A postscript to the newsagencies saga - I remember in the 50s that Sunday newspapers could be purchased from Mrs Mathews shop at the top of the High Street. I know my father wasn't interested in the Sunday newspaper trade but I am not sure about the other two - Marshmans and Prolls and later Browns. I don't think Mrs Mathews delivered the papers - does anyone remember? I would guess that she sold more News of the Worlds than any of the other Sunday papers!
As there were no comics on a Sunday I had little interest!!
Re Brown's newsagents - I remember it well from the 1960s. Hilary Brown was the newsagent's daughter- I think she moved to Switzerland. I remember Furbers well, with Bernsteins drapers close by, Ashes etc. All seemed to have good trade in those days and Blaina was alive on Saturday mornings. Amazing to think the town had 3 butchers as well, and another one in Cwmcelyn and another by the Queen's.........................all gone now.
That has certainly jogged my memory. My father had a newsagency in the High Street during the 40s and 50s and I seem to remember him selling the papers part of the business to a Mr Brown who had a shop opposite the start of Cwmcelyn Road just above Selwyn Parry's yard as you described. I had left Blaina by then to emigrate to Australia. I think you are right in that he did not have it for long and I understand that the selling of newspapers and magazines returned to 110 High Street. The shop eventually became Bloodworths.
There is a photograph of my father's shop in the photo section of this website as it was in the 50s.
So perhaps it was Mr Brown that had a lovely daughter?!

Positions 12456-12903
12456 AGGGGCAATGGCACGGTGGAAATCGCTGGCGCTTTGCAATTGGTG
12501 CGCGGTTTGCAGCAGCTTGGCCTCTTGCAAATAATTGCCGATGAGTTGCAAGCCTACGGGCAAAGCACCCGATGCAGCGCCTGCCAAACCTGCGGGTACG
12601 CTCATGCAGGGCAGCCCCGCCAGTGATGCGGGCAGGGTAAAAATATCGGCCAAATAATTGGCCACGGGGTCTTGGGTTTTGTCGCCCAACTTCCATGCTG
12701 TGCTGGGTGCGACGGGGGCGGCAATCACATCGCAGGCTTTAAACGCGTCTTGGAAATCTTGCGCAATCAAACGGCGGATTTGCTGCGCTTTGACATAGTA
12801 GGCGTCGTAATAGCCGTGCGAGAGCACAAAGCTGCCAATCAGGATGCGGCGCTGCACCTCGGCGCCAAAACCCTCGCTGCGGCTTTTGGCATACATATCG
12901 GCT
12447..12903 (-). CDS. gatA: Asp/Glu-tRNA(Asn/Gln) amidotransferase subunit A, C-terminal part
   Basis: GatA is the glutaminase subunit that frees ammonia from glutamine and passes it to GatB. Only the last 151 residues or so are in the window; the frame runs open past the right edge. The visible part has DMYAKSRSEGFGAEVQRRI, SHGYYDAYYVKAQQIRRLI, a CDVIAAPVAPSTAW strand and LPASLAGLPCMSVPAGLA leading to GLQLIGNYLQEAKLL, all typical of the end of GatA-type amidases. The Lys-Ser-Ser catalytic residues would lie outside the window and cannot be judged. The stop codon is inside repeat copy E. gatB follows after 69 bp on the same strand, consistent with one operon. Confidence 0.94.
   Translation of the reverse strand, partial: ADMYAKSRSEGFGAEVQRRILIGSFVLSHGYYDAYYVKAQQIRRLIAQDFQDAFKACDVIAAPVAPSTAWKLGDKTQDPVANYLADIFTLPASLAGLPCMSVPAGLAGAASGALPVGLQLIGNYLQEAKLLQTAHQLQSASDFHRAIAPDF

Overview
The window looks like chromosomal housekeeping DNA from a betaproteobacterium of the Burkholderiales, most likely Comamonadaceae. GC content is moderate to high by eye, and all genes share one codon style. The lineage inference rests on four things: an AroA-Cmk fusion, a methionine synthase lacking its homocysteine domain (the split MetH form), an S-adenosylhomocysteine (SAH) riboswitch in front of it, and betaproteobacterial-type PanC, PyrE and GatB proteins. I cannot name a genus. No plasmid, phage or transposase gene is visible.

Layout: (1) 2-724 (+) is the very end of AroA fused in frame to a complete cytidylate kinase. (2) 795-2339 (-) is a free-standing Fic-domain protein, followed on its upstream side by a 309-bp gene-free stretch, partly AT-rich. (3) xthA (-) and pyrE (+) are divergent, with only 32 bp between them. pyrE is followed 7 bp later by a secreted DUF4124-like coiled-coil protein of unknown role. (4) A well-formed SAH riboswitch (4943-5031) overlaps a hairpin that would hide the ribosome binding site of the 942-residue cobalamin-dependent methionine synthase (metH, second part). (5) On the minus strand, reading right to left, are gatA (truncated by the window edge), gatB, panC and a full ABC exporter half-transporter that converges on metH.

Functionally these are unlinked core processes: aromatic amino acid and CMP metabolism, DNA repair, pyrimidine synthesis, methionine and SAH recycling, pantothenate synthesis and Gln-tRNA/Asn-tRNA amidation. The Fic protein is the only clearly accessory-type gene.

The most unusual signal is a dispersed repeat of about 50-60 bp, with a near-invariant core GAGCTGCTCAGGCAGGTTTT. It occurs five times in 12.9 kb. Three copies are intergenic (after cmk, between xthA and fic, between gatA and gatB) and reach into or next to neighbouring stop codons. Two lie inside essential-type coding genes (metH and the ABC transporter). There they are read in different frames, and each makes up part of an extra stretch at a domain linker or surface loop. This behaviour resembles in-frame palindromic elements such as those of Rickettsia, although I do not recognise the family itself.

to David Furber.
In response to my letter you raised the question:Who is the mysterious third newsagent. I don't remember his name but if you look at the picture of The HIgh Street on the right hand side of the Heritage website you will see a prominent building on the right side which in my day was LLoyds Bank. Opposite is a gas light with a building behind. That is where the third newsagent was located in the sixties. To it's South was Selwin Parry's yard and he made a good living combining building and undertaking. In 1967 I remember he sold my grandmothers coffin,to my parents, for 36 pounds. It was the "luxury model" made of oak ,not pine ,with plated handles, not brass. The "standard version" was 32 pounds. But I digress, if I recall correctly the mystery newsagent was regarded as something of an upstart , he tended to sell racier magazines than the others and may not have been in business long. My working for him ,delivering the wrong papers, certainly didn't help his trade and he did both of us a favour by firing me.
A quick correction to my earlier post. I'm embarrased not to spell Glanryrafon correctly. I've been away from Wales too long.
All The Best Gareth Morgan
OK Gareth, I am intrigued. Who exactly was the mysterious third High Street Newsagent?
Dear Fellow Blainarians
I was born in Nantyglo and Blaina Cottage Hospital in 1949 and lived on Brynteg Hill till moving to Caerphilly in 1968. My father was Lewis Morgan, headmaster , Glan-a -Avon and my mother Gwyneth was very civic minded , a prominent member of The W.I. (although not featured in The Calender Edition!). Both were devoted to The English Congregational Church where she often preached and father played the organ.